Britain leaves its Eritrean community at the mercy of government extortion
By Martin Plaut - 05 August 11:29

The Eritean community in the UK faces a relentless campaign to pay taxes both to the Eritrean government and to its armed forces on income they earn in Britain.

A view of Canton (Guangzhou) after an aerial attack in the war
China and Japan: the struggle for supremacy in the East China Sea
By Rana Mitter - 04 August 9:59

History and politics are coming together in a potentially toxic fashion in the East China Sea as China, motivated by memories of Japanese wartime atrocities, agitates for dominance in the region.

An honour guard lines up for the arrival of the US President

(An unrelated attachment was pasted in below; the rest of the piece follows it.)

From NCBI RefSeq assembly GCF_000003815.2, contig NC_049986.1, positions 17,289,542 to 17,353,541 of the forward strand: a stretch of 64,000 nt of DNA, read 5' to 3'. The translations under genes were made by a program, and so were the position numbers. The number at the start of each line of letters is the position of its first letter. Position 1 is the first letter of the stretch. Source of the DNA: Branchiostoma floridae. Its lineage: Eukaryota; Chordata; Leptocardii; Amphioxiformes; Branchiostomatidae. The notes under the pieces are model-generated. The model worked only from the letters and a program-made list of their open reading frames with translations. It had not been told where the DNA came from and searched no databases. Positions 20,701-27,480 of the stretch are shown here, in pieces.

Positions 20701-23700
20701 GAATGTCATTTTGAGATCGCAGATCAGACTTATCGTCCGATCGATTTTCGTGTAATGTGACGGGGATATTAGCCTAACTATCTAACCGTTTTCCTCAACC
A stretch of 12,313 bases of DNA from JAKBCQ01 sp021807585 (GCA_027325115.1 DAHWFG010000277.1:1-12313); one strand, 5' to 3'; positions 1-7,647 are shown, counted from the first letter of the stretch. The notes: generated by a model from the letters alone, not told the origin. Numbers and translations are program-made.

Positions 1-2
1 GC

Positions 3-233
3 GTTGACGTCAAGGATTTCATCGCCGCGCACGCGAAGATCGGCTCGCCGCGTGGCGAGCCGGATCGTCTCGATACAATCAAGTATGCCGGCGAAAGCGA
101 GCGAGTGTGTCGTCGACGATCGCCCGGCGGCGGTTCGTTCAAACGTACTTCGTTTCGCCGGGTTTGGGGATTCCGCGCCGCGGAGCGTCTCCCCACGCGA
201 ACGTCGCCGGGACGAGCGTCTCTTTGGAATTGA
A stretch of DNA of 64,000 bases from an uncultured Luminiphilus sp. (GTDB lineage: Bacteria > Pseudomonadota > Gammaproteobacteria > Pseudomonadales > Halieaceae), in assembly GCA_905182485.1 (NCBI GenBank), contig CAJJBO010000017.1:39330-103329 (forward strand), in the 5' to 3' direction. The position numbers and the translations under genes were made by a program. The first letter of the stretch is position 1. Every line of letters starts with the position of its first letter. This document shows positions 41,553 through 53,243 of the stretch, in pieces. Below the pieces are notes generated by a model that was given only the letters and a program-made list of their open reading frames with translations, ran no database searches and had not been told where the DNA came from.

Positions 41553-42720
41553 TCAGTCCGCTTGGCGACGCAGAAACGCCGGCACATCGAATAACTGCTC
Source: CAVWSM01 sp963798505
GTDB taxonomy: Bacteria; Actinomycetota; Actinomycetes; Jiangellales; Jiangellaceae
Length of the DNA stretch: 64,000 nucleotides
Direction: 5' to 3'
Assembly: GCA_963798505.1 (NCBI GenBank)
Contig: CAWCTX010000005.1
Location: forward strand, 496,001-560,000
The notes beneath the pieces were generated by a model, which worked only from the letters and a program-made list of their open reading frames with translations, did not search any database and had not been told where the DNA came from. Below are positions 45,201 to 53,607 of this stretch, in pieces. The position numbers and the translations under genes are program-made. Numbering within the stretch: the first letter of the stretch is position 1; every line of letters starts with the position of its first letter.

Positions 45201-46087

South Africa’s military meltdown
By Martin Plaut - 29 July 14:57

On the face of it, life continues as normal, but behind the scenes the South African military has been cut to the point where it's doubtful it will be able to live up to its African responsibilities.

How we are gentrified, impoverished and silenced – if we allow it
By John Pilger - 25 July 8:43

Momentous change almost always begins with the courage of people taking back their own lives against the odds.

We Need To Talk About Zimmerman
By Nicky Woolf - 17 July 12:47

In reality, nobody alive but George Zimmerman knows exactly what happened the night that Trayvon Martin was shot. In all the speculation, nobody is talking about the real problem: guns.

David Miliband's Ditchley Lecture: After the "decade of war"
By David Miliband - 14 July 9:31